ON the surface, the level of debt borne by Malaysian households is going down and Bank Negara officials and economists have described it as good news.
But the decline, said other observers, is not because the actual amount of debt has gone down. It is because the growth of household incomes has outpaced the growth of their debts.
And families earning below RM3,000, who comprise almost 40% of households in the country, still struggle to pay off their debts while being squeezed by higher living costs.
Household debt is measured as a percentage of gross domestic product (GDP), which now stands at 84.6% at the end of September, Bank Negara said.
In 2015, the household debt to GDP was 89.1%.
A debt-to-GDP ratio is a measure of total household debt in a country divided by the nation’s nominal gross domestic product multiplied by 100.
Economist Azrul Azwar Ahmad Tajuddin said the downward trend in household debt-to-GDP could be attributed to the growth of nominal GDP (the denominator), which outstripped that of household debt (the numerator).
At the end of 2010, GDP grew by 11.8% while household debt grew by 14.2%, said Azrul Azwar. At the end of 2015, GDP growth, which was at 4.6%, continued to lag behind debt growth at 7.3%.
GDP growth only started outpacing debt growth at the end of 2016, where it was 6.3% to 5.4%, he said.
By end of September, GDP growth was 9.9% while debt growth was 4.9%.
“The trend is significant in the medium to long term if it persists as it signals that consumers are paying off their debts or that they are taking on less debt.”
Kelana Jaya lawmaker Wong Chen said the total amount of household debt, which is slightly about RM 1 trillion, has not fallen.
“This slowdown has to do with the housing market grinding almost to a halt, hence no newer borrowings,” he said, referring to the fact that most of the debt is from property and car loans.
“As a percentage to GDP, the debt level drop is being masked by growth in GDP,” said Wong who authored the federal opposition’s alternative 2018 budget.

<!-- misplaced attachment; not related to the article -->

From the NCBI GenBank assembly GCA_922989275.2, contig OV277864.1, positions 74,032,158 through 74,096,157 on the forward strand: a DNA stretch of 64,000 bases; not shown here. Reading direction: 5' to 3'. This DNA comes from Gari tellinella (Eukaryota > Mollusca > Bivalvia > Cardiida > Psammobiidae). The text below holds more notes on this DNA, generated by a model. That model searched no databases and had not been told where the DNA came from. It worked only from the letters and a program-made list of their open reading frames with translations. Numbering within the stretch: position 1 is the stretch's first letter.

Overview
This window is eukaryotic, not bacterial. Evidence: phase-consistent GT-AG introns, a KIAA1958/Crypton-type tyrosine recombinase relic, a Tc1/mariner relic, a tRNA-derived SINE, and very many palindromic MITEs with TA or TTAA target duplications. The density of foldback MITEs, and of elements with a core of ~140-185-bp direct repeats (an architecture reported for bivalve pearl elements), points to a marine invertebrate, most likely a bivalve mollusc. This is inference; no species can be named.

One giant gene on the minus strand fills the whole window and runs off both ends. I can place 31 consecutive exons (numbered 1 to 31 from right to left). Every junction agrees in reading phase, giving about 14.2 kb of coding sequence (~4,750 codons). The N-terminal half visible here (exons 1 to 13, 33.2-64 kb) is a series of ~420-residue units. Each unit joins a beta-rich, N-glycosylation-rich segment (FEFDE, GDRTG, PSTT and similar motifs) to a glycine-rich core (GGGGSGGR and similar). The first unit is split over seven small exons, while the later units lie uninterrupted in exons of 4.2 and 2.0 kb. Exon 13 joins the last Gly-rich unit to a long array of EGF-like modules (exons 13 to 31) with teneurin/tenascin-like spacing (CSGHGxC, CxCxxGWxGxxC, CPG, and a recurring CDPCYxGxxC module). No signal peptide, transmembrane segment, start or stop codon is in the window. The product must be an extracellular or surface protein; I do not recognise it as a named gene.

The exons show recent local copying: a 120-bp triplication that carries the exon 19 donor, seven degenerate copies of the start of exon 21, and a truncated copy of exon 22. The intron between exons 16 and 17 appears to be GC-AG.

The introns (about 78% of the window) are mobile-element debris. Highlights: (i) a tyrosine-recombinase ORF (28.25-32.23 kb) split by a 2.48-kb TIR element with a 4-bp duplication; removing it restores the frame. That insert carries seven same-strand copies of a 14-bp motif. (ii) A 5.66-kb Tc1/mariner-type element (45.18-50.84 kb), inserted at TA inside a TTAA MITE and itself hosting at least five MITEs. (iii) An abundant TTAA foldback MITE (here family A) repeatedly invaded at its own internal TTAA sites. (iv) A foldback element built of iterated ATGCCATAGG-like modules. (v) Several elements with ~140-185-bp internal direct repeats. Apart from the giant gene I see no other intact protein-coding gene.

“However, these macro numbers mean little to the high debt levels of the average Malaysian, who are overall, an unhappy lot.”
BNM’s third quarter 2017 report acknowledges that households with an income below RM3,000 in urban areas still find it hard to repay their debts due to cost-of-living pressures.
But in general, the ability of households to repay their debts is adequate given healthy labour market conditions, such as wage increases, said Azrul Azwar.
Yet despite the decline, Malaysia’s household debt to GDP remains stubbornly high and higher than the average 63% ratio in advanced economies and the 21% average in emerging economies, he said.
“More needs to be done to limit any potential risk to the financial system and economy.”
This includes more policies to encourage repayment, sound assessments on loan applications, more prudent lending practices and tackling high house prices.
Wong of the Pakatan Harapan coalition said Putrajaya needs to admit to the root causes of high debts, which are low wages, expensive cars and expensive houses.
“To improve disposable income of the average Malaysian, the government can remove excise duties on cars and better regulate the housing industry to eliminate speculation.”
In its report, BNM said the high levels pose little systemic threat to the economy as a majority of households have prudent debt service ratios of below 60% while the share of borrowings of vulnerable debtors is 20.6% of all household debt.
Esther Lai of Ram Rating Services Bhd said prudent measures by the government and improving labour market conditions have ensured that the ability of households to repay their debts will not worsen.
Wong agreed with this assessment but adds a caveat: “It is not a systemic risk yet but for how much longer can we continue to have substandard fiscal discipline and a kleptocratic governance systems?”